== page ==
Not only did the ECB keep rates unchanged but it more or less ruled out any cut in the near term. "The situation does not call in any respect for a change of our interest rate, and we will see during the next meetings whether or not there is information that will call for any change," Trichet told reporters after the meeting. Market watchers raced to redial their outlooks as some investors scrambled to adjust trading positions in light of Trichet's unexpectedly hawkish tone. The euro, which had been weakening against the dollar, surged 0.3% within hours and the yield on three-month interest-rate futures contracts rose, suggesting the market was downgrading the chance of a near-term cut. "The tone of the press conference [after the ECB meeting] took people by surprise," says Aziz McMahon, a currency strategist at ABN Amro in London. "The markets will treat comments coming out of the ECB with more caution in future."

What unsettles investors isn't so much that the ECB held rates steady. The problem is that Trichet hinted the ECB was going to do one thing and then it did something else.

And outsiders aren't the only ones carping. Trichet is also under fire for failing to communicate effectively with fellow members of the ECB's 18-strong governing council, many of whom didn't believe there was sufficient justification for making a rate cut on Apr. 1. According to economists, the bank, which makes its decisions by consensus and does not publish voting records, is ideologically split. Trichet, by these accounts, is the pragmatist leading one faction, which thinks that the bank should cut rates to stimulate growth if inflation isn't a threat. On the other side is ECB chief economist Otmar Issing, a more "fundamentalist" central banker who thinks the ECB shouldn't step far beyond its mandate of maintaining price stability. Some ECB insiders hint that Trichet personally favored trimming rates by 25 basis points on Apr. 1 and thought he had laid the groundwork for that in the Mar. 24 interview. "There is clearly a disagreement," says De Grauwe, a former Belgian candidate for an ECB executive council seat.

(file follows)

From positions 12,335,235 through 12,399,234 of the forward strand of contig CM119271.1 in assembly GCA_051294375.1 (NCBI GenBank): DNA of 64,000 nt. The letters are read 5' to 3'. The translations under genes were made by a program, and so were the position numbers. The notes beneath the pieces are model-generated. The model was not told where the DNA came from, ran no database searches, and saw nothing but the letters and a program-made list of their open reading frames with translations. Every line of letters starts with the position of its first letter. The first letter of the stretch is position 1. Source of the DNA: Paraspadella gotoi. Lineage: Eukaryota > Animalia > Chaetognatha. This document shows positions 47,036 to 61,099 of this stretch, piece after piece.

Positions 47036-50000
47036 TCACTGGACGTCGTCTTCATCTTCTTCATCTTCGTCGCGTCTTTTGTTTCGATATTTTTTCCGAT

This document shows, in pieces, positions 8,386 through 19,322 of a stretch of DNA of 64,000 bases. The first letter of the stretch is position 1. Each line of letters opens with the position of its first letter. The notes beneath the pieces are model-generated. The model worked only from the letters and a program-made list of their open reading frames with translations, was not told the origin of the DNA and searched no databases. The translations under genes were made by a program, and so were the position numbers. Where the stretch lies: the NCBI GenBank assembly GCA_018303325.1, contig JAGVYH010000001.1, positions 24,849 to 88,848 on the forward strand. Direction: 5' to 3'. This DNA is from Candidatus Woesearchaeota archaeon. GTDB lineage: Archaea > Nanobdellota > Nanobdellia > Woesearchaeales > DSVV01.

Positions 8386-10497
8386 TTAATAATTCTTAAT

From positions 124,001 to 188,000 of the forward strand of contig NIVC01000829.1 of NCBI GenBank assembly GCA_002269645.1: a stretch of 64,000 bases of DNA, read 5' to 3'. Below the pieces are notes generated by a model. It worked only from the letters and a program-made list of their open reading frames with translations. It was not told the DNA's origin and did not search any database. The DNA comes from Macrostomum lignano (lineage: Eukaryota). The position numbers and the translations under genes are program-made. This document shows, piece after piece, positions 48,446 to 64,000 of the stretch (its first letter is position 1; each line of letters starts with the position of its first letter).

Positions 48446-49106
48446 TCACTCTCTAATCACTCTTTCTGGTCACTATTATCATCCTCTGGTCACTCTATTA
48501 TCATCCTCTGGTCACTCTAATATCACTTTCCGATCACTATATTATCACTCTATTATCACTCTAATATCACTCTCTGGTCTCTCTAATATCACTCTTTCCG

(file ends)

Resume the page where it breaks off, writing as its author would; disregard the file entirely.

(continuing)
On top of Trichet's faux pas, the euro-zone banking community is also buzzing about allegations that senior officials in the German government leaked the embarrassing details of ECB governing council member Welteke's gratis hotel stay. Critics accuse Finance Minister Hans Eichel of wanting to force him out in favor of someone who would push rate cuts more aggressively. Welteke, a member of Chancellor Gerhard Schr?der's Social Democrat Party, has not lived up to Berlin's expectations since being appointed Bundesbank chief in 1999.

The markets care less about who succeeds Welteke than whether Trichet will continue pushing for a rate cut. Given the sluggishness of the Continental recovery -- the euro zone economy grew at an annualized rate of less than 1% in the first quarter -- he has good reason to argue for one. And speaking after the EU Finance Ministers' meeting in Punchestown, Ireland, on Apr. 6, he stressed that the ECB is flexible. "Are current rates fixed for a considerable period of time? No," he said. The Bundesbank now says it expects a cut at the next rate-setting meeting on May 6. But unless Trichet proves more adept at managing the ECB board and convincing skeptics of his point of view, don't count on that reduction. Thus the puzzlement over ECB policy is likely to continue, which isn't good for either the markets or the euro-zone economy. By David Fairlamb in Frankfurt, with John Rossant in Paris and Maureen Kline in Milan